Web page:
A systematic error refers to a nonrandom statistical error which causes the mean of several separate measurements to differ significantly from the actual value (Muema , 2008). Systematic error is used to define the bias between the mean of two measured values. Systematic error can also be regarded as the difference between a computed or measured value and the true value stated theoretically . for instance, in an experiment to determine the acceleration due to gravity , the measured value can be less or greater than the theoretical value which is 9.8 N/KG (Muema , 2008).
Systematic errors can either be constant or related to the true value. Constant errors are not simple to handle because their effects are only noticed when done away with. They cannot be removed though through repeating the measurements or by obtaining averages. They can only be removed by calibrating the measuring instrument in order to eliminate the zero error (Muema , 2008). Systematic errors which change during an experiment are easier to detect. Firstly ,a Systematic error in a measurement can be caused by poor/imperfect calibration of the measuring instrument . This is what is popularly referred to as the zero error (Fisher ,1966). This results to a constant zero error. In this case , the first mark in the measuring instrument could be ahead of its usual position. For instance, if a stop watch used to measure time in an experiment starts with one second on the clock instead of zero, then all readings obtained are off by one second ( Fisher , 1966). If the experiment is repeated several times and the timer starts at the same position each time , then a big percentage error is recorded .The final result ends up being larger than the actual value. Secondly , systematic error can be attributed to changes in the environment which interferes with the measurement process . For instance , when a ruler is use d to measure length , expansion of the ruler occasioned by high temperatures can lead to a wrong value. If on the other hand the ruler contracts due to low temperatures , then a value smaller than the true value is recorded (Fisher , 1966).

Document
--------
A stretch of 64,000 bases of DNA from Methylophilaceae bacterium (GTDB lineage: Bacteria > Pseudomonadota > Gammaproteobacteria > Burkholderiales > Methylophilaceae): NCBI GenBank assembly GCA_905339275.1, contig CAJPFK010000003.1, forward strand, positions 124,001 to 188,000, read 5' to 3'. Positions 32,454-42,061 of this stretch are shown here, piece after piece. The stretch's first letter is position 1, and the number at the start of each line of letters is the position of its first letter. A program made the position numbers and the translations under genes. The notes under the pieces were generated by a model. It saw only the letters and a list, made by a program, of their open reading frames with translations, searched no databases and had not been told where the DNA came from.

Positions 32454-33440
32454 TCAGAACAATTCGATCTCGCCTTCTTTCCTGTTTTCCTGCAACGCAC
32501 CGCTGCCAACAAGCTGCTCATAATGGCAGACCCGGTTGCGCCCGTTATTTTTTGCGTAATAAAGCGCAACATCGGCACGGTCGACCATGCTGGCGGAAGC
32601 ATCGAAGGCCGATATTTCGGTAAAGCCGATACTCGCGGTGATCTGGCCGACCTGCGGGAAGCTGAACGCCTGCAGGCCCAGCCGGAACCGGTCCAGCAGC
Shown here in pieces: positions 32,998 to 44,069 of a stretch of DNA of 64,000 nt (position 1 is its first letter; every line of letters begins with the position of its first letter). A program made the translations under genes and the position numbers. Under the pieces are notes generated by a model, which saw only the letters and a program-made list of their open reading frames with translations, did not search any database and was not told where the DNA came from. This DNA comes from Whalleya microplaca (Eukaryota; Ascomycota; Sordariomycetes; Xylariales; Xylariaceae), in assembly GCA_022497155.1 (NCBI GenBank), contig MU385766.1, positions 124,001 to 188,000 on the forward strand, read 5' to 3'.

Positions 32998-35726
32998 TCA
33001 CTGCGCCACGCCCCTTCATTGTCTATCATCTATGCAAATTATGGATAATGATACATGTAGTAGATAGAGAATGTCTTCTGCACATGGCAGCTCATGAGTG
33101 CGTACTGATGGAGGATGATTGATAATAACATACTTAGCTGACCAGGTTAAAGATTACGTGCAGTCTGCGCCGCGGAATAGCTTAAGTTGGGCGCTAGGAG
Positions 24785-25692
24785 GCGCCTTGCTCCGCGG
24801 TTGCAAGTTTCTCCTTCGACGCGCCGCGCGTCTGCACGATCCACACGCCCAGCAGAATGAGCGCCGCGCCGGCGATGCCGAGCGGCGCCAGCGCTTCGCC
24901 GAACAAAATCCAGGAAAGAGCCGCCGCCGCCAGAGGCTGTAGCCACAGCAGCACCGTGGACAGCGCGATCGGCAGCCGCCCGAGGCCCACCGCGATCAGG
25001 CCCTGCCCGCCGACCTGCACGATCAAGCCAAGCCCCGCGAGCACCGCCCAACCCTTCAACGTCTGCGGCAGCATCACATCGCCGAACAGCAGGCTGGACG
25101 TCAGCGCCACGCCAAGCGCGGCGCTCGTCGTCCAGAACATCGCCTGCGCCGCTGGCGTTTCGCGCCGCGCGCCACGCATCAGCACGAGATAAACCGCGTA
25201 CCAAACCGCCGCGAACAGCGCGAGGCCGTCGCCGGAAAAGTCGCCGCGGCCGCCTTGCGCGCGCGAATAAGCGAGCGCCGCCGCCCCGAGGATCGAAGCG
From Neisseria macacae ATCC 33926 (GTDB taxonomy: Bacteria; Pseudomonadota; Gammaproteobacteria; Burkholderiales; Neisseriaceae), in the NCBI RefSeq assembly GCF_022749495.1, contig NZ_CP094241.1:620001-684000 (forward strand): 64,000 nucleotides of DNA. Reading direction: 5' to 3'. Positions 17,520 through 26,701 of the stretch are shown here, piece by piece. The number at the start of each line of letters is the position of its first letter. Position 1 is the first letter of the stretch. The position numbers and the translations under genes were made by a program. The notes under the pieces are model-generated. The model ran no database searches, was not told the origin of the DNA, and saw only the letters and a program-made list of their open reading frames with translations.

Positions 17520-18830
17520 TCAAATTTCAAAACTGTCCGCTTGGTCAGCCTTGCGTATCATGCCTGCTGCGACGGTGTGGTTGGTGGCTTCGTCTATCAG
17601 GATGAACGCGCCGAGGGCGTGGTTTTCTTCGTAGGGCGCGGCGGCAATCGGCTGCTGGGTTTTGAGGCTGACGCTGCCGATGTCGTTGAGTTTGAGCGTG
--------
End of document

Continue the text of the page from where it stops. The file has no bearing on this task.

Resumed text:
Systematic errors can also be caused by an estimate based on the physical law. For instance during an experiment involving pendulum oscillations , if the movement of the support is not taken into account when estimating the pendulum’s frequency , then an error occurs (Fisher , 1966). A systematic error can also occur if readings are taken at any other angle other than 90 degrees to the instrument’s scale. This is what is called a parallax error (Muema , 2008).
A systematic error attributable to zero error can be mitigated by resetting the instrument immediately before measurements are taken. If this error is not corrected at this stage , then one can mitigate it by subtracting its value from the readings (Muema , 2008). For instance in the case of an experiment involving measurement of time whereby the timer starts with one second on the clock , then to get the true values , one has to subtract one second from all values if the error cannot be avoided by resetting the timer (Muema , 2008).
To recognize these systematic errors , one can compare the measurements with those obtained using a different apparatus perceived to be more accurate. For instance in the above experiment involving measurement of time , if the stop watch used gives readings which are randomly distributed about the mean, a systematic error can be realized by checking the stopwatch against a speaking clock of the telephone system which is considered to be more accurate(Muema , 2008) . If the stopwatch is found to be running slower or faster than the stopwatch , then there is a systematic error. Systematic errors can also be detected if quantities which are already known are measured using the instrument. In the case of parallax error , taking measurements from an angle of 90 degrees to the scale can mitigate the error (Muema , 2008).